The Las Vegas Sun yesterday published a really nice article on Tony Vilardi and ISRR written by Tony and Emma May’s niece, Stefani Evans. Registry helps adoptees find biological familiesEmma May’s mother, my grandmother, was an adoptee who did not have her original birth certificate until Emma May persuaded an Indiana judge to unseal her mother’s birth and adoption records. Emma May succeeded on behalf of my grandmother, but most adult adoptees do not have the ability to retrieve their original birth certificates. The adoptees-rights movement began lobbying state legislatures in the early 1970s to enable adult adoptees to obtain the original documents of their births that name their biological parents, state their correct places and dates of birth, and provide leads to their genetic backgrounds. A mutual-consent registry such as ISRR does not violate privacy rights of birth parents, because individuals register only when they wish to be found by their lost family members. In more than 34 years, the independent, not-for-profit, mutual-consent ISRR has reunited thousands of adoptees with their biological parents free of charge.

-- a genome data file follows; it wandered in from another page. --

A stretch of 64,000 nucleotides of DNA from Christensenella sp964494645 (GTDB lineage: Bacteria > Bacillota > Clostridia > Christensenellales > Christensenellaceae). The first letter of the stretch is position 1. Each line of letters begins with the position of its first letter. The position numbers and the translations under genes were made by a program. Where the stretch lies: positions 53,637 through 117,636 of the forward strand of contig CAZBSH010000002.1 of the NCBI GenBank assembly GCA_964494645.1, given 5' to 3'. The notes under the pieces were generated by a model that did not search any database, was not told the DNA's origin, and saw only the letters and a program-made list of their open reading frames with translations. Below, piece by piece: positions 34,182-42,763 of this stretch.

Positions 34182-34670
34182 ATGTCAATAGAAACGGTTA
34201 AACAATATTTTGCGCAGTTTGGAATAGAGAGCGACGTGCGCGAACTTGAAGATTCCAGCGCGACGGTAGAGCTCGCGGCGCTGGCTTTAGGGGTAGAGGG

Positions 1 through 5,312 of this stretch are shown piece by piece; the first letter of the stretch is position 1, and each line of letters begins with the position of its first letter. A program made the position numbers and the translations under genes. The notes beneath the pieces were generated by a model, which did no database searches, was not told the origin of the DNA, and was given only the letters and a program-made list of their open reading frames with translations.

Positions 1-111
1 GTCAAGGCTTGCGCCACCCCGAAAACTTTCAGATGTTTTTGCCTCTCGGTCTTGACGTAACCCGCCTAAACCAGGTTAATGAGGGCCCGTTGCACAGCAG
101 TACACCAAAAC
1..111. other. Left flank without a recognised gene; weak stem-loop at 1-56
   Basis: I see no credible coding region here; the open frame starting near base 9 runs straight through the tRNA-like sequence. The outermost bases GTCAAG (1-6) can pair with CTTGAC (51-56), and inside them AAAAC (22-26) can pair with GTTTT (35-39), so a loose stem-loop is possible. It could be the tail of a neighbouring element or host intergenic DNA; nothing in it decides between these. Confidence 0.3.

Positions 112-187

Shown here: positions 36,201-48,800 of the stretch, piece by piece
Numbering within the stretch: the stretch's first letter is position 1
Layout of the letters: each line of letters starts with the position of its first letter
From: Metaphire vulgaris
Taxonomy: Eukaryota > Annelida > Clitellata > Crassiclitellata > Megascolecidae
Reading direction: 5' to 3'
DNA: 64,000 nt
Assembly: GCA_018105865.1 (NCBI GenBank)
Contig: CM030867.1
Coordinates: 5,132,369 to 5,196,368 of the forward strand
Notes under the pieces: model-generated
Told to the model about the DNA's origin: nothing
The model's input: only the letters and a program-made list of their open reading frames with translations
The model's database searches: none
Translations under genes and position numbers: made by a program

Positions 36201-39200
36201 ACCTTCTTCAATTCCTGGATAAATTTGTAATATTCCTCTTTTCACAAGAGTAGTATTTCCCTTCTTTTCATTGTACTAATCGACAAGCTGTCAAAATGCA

We are sad to learn of the passing yesterday of Tony Vilardi, co-founder with his late wife Emma May of ISRR, the International Soundex Reunion Registry. Tony is a pioneer and real adoptee rights hero who touched countless adoptees and their families with his work. Tony retired from the day-to-day oversight of ISSR in October 2001, but remained an Executive trustee until 2007. He is survived by his wife Mary Braun Vilardi. This is from the ISSR memorial page: The number of adoptees, birth parents, siblings and other family members who have been touched by Tony’s generosity and commitment is in the tens of thousands. Most will never know it was he who paid for the telephone bills or stamps that resulted in their reunion. Most will never understand how their lives are different because he quietly and consistently made sure that ISRR stayed strong and open. You can share your thoughts about Tony here ISRR is a volunteer organization. Tony paid many of the expenses himself. There is no mention on the ISRR page, but I think it would be nice to send ISRR a donation in Tony’s memory here or through planned giving/wish list or by mail: ISRRP.O. Continue Reading →